This link came across my feed:
and like any good writer, my mind leapt across the obvious and into some other territory.
I said to myself:
This actually speaks to why women do sometimes fall for “bad boys”
Because – contrary to what all you self-styled “nice guys” think – they are frequently reeeally smart and articulate.
Ain’t nothin’ sexier than that.
That’s why romance novels sell.
That’s why “nice” doesn’t.
That’s why, even in fantasy novels, as in every genre, the “love interest” tends not to be Prince Charming – but the villain often is.
It’s often, especially these days, the sweetly overprotective and outwardly obsequious character who turns out to be the dark nemesis – the wolf in sheep’s clothing*, if you will – in fiction.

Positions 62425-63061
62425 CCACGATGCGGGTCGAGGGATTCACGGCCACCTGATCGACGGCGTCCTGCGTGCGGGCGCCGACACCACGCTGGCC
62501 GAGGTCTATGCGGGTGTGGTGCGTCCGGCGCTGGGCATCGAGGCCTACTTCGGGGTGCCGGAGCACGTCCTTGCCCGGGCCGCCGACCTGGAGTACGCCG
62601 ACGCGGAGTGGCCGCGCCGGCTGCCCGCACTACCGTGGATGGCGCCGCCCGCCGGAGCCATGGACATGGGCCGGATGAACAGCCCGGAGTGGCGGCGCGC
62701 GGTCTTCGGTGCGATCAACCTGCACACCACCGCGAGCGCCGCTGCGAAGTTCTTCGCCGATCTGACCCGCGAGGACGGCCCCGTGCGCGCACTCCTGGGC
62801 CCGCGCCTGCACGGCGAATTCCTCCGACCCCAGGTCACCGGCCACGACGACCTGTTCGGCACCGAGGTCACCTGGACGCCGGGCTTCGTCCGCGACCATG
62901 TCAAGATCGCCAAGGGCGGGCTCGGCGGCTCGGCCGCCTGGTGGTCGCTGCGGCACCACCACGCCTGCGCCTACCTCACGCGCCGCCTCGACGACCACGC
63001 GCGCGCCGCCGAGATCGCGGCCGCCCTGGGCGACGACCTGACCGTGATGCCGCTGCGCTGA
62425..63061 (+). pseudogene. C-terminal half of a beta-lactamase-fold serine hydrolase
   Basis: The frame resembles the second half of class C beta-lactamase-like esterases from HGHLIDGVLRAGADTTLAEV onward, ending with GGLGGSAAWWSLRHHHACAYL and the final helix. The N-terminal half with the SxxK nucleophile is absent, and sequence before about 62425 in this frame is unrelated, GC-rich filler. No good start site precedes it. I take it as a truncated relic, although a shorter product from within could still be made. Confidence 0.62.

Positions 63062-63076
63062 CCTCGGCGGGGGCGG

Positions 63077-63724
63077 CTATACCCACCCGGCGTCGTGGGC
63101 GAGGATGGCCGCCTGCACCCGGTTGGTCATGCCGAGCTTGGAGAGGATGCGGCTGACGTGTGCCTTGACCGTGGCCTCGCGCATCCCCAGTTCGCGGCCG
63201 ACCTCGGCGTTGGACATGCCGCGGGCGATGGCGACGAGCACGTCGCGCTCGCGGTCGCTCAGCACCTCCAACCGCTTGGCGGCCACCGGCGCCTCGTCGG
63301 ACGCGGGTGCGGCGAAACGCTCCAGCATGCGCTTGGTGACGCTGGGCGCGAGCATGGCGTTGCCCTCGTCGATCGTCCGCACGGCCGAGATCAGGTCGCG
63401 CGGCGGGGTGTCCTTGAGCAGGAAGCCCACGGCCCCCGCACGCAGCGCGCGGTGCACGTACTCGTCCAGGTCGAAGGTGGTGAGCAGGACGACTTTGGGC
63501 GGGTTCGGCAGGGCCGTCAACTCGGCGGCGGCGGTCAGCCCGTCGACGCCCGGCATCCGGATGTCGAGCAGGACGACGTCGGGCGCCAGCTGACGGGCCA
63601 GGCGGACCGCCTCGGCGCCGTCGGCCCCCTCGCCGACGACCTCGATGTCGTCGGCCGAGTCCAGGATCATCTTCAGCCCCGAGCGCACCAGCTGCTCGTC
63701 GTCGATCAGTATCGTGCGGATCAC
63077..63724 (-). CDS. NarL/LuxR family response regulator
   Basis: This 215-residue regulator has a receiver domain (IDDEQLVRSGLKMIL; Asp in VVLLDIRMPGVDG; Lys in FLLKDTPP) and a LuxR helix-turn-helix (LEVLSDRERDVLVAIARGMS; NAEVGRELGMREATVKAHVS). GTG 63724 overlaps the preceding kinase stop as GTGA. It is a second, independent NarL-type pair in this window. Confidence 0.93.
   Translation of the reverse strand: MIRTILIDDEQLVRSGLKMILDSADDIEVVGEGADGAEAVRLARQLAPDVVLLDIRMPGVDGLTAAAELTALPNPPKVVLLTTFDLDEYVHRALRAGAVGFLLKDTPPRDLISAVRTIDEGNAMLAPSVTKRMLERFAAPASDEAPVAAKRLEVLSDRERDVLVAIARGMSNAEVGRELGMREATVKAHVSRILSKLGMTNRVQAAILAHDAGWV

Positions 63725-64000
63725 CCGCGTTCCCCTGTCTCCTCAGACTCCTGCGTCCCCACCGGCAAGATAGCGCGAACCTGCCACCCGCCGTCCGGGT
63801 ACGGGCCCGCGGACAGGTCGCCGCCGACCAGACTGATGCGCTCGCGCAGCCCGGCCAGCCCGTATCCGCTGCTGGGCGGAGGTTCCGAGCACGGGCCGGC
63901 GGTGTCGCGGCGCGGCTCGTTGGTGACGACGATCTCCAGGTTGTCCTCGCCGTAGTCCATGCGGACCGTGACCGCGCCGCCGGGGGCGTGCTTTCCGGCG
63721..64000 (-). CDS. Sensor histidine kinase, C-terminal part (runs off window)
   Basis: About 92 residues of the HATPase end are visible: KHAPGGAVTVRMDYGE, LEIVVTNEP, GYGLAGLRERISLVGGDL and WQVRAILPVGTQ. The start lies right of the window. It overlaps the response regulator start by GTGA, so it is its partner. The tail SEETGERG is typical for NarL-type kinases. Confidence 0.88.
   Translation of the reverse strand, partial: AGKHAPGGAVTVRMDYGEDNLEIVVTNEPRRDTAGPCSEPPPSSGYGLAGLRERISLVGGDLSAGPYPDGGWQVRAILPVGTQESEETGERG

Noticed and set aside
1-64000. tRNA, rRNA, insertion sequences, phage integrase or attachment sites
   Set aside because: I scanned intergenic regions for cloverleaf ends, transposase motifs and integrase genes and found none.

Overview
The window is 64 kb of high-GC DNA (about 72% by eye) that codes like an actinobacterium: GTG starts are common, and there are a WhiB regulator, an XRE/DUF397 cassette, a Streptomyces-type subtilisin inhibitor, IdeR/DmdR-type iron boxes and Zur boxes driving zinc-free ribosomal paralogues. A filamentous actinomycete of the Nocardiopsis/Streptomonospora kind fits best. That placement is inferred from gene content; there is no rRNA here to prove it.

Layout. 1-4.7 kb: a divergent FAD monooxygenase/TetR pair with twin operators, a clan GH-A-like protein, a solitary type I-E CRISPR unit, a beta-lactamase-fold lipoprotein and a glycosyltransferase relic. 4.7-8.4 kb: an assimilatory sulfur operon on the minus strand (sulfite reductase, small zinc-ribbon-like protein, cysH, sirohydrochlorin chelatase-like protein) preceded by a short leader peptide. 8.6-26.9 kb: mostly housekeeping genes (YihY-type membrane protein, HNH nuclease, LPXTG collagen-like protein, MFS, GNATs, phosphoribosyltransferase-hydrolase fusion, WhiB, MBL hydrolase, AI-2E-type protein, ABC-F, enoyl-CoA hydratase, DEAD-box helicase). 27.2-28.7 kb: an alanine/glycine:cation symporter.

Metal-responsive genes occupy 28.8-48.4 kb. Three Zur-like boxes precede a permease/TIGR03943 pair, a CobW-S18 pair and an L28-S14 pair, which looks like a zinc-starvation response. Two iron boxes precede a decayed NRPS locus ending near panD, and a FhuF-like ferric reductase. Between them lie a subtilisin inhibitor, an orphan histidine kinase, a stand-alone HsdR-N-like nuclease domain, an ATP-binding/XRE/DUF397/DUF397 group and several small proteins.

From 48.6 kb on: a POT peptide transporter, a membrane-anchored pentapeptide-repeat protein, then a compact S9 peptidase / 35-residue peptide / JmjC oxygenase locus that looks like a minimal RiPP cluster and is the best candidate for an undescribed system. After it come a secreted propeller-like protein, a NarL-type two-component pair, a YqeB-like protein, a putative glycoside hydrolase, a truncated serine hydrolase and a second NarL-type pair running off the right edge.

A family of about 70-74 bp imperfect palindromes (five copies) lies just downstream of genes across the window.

It’s that nice person, the one who listens, the one who claims to be “there” for the protagonist, who turns out to be the truly dangerous one.
And that is at least partially because women have started writing in absolute droves – and self-publishing has made it not merely possible, but inevitable, that their voices have been heard, and influenced the mainstream of narrative fiction.
This is their experience: that the duplitiousness of the self-styled “nice guy” has been their eventual backstabbing rumor-monger, their abuser, their rapist. Their killer.
And it is their experience, too, that the “bad boy” often has more sensitivity and awareness of them as unique individuals than the false friend who listens only as a way to achieve sex with someone that they do not actually know as one human to another.
This is the reality for many, many women.
And when writing, even/maybe more so, reality is everything.
- Note: all “fairy tales” were once a way to teach life lessons. Make of that what you will.